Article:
Sélecteur de langues
Brussels, 13 March 2009
Today European Commissioner for Science and Research, Janez Potočnik, opens a new facility for testing fuel consumption and emissions of trucks and buses. The new installation, "VELA 7" at the Commission's Joint Research Centre (JRC) in Ispra (Northern Italy), realistically simulates wind drag, tyre/road friction and full drive cycles for real-life articulated lorries of up to 40 tonnes or 12m long buses. It comes at a crucial time since implementation guidelines for new emission standards, notably the Euro VI regarding heavy duty vehicles, must be defined by 1st April 2010.
"The European Commission is fighting climate change with words and actions, thanks to "in-house" experts, on the political side as well as on the scientific side! The Commission's research centre provides us with the scientifically robust and independent data which underpin the standards in EU environmental regulations to fight air pollution and reduce the negative impact from road transport" said European Commissioner for Science and Research Janez Potočnik. "Today, Europe's freight transport by trucks reaches 1888 billion tonne-kilometers every year; increasing trucks efficiency will significantly reduce fuel consumption. The Commission's new facility will make a great contribution to the Commission's priorities in these areas."
The new high-tech test facility, the seventh in a series of Vehicle Emission Laboratories (VELA), contains an impressive roller bench in a climatic chamber to test exhaust gases from heavy duty vehicles with top- notch measuring equipment. It will enable JRC researchers to tackle the challenges in implementing current, and developing future, emission standards for lorries and buses by using test cycles that are very close to real life conditions.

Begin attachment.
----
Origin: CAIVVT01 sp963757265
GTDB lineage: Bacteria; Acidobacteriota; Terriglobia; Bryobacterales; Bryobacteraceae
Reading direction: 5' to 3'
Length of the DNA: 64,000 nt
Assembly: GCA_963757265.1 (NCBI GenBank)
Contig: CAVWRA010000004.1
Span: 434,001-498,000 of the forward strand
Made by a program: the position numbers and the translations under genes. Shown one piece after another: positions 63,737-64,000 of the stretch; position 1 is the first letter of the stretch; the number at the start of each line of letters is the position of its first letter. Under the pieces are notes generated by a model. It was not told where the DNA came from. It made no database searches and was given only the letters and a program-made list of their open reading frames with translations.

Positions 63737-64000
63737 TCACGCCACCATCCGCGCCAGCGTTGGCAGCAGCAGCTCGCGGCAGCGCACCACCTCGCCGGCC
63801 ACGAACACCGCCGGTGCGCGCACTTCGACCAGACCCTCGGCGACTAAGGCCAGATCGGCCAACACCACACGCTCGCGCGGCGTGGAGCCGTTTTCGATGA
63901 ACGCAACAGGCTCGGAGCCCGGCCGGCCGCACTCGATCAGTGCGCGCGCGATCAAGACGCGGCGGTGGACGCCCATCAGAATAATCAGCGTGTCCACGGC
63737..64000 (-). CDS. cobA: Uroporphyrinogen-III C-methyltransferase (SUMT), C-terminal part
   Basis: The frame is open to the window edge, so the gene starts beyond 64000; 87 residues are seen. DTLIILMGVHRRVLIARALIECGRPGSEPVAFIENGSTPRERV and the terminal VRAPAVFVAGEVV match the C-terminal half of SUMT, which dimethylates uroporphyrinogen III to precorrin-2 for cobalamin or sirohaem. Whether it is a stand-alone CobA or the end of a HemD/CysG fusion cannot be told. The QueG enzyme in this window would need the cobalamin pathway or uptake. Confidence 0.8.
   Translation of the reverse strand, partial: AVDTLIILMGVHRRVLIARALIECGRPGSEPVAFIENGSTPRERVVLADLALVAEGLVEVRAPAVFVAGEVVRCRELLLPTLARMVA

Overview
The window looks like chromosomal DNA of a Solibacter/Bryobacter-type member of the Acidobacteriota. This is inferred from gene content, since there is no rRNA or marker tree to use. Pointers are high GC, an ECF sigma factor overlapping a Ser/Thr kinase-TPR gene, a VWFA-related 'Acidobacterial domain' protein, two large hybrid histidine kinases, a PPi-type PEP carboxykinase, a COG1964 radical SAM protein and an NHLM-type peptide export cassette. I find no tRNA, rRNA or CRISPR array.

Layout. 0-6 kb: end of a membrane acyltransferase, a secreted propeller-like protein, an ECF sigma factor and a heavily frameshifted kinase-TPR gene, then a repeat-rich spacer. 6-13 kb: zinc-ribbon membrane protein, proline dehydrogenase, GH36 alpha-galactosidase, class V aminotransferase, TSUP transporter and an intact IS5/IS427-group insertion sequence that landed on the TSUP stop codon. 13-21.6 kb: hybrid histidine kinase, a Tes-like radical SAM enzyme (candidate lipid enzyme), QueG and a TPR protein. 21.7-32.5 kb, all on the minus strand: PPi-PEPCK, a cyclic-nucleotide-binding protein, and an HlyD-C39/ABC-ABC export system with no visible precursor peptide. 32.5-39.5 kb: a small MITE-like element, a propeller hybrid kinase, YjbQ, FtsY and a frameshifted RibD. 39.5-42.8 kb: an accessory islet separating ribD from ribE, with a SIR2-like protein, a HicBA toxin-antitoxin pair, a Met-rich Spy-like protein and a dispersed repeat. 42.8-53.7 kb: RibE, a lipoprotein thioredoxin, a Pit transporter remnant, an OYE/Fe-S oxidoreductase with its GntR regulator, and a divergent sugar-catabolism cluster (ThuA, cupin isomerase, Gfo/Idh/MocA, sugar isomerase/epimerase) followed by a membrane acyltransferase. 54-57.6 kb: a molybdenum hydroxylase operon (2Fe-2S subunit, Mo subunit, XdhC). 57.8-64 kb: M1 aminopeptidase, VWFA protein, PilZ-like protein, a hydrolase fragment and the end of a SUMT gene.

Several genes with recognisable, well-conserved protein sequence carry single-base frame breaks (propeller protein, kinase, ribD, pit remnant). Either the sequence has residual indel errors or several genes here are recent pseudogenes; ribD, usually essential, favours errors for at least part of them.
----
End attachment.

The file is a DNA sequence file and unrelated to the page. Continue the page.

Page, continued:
VELA-7 is one of the most advanced set-ups of its kind in the world and will provide independent, accurate and unbiased test results. With measurements going clearly far beyond those achievable on simple engine test stands, VELA 7 can test a whole range of alternative fuels and exhaust gas after-treatment systems in existing and future truck configurations. It can produce a broad picture – quantitatively and qualitatively – of the emissions of the whole range of heavy vehicles in the EU, which is the necessary step to then reducing those emissions effectively. Modern spectroscopy and other technologies allow detailed analysis of the most relevant gaseous components as well as the particulate matter in the exhaust.
The JRC has already played a key role in underpinning European legislation on air pollution from road transport. Just recently, it has supported the detailed implementation of the CO2 emission-limits for cars approved by the Council and the European Parliament in December 2008.
Green road transport is an important element of the Commission European Recovery Plan, which announced three public-private partnerships for research. One of these, the "green car" initiative in fact covers all kinds of vehicles, and indeed the wider context of the development infrastructure and technology for cleaner and more efficient land transport.
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